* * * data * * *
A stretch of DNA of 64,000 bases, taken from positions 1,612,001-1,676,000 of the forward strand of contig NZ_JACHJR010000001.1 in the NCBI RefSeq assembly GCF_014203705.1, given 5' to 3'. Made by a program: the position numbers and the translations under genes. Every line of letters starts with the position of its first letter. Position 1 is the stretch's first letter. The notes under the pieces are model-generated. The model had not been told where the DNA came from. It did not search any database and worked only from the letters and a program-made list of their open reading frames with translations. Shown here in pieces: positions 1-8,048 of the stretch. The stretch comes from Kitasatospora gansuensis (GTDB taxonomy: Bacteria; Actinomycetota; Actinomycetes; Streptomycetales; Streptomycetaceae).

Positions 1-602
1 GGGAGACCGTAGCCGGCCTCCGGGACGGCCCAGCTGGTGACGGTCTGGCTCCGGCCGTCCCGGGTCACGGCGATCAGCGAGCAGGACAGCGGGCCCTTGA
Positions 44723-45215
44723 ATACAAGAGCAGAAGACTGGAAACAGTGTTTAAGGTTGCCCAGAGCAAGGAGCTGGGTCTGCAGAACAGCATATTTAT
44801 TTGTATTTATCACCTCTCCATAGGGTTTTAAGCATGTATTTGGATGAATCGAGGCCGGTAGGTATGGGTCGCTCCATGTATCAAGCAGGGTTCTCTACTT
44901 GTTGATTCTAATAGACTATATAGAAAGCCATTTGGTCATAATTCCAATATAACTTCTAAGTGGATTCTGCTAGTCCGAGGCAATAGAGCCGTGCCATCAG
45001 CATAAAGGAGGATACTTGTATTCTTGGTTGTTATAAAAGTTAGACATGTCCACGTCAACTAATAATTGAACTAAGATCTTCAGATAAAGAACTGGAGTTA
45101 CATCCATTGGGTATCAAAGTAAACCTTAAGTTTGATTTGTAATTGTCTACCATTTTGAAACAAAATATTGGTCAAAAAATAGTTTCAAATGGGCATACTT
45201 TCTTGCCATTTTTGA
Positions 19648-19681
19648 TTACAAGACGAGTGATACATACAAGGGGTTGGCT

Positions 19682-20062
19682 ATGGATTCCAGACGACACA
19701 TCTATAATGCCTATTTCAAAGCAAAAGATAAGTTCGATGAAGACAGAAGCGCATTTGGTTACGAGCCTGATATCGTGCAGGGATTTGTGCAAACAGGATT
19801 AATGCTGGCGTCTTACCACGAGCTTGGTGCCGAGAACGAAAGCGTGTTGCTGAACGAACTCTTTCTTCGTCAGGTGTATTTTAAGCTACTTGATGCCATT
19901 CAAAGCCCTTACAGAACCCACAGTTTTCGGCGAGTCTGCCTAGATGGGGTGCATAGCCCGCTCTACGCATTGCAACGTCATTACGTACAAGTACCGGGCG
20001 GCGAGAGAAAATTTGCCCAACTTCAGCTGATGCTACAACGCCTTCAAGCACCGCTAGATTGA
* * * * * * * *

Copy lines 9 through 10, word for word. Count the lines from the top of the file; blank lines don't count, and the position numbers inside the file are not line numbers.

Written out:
45101 CATCCATTGGGTATCAAAGTAAACCTTAAGTTTGATTTGTAATTGTCTACCATTTTGAAACAAAATATTGGTCAAAAAATAGTTTCAAATGGGCATACTT
45201 TCTTGCCATTTTTGA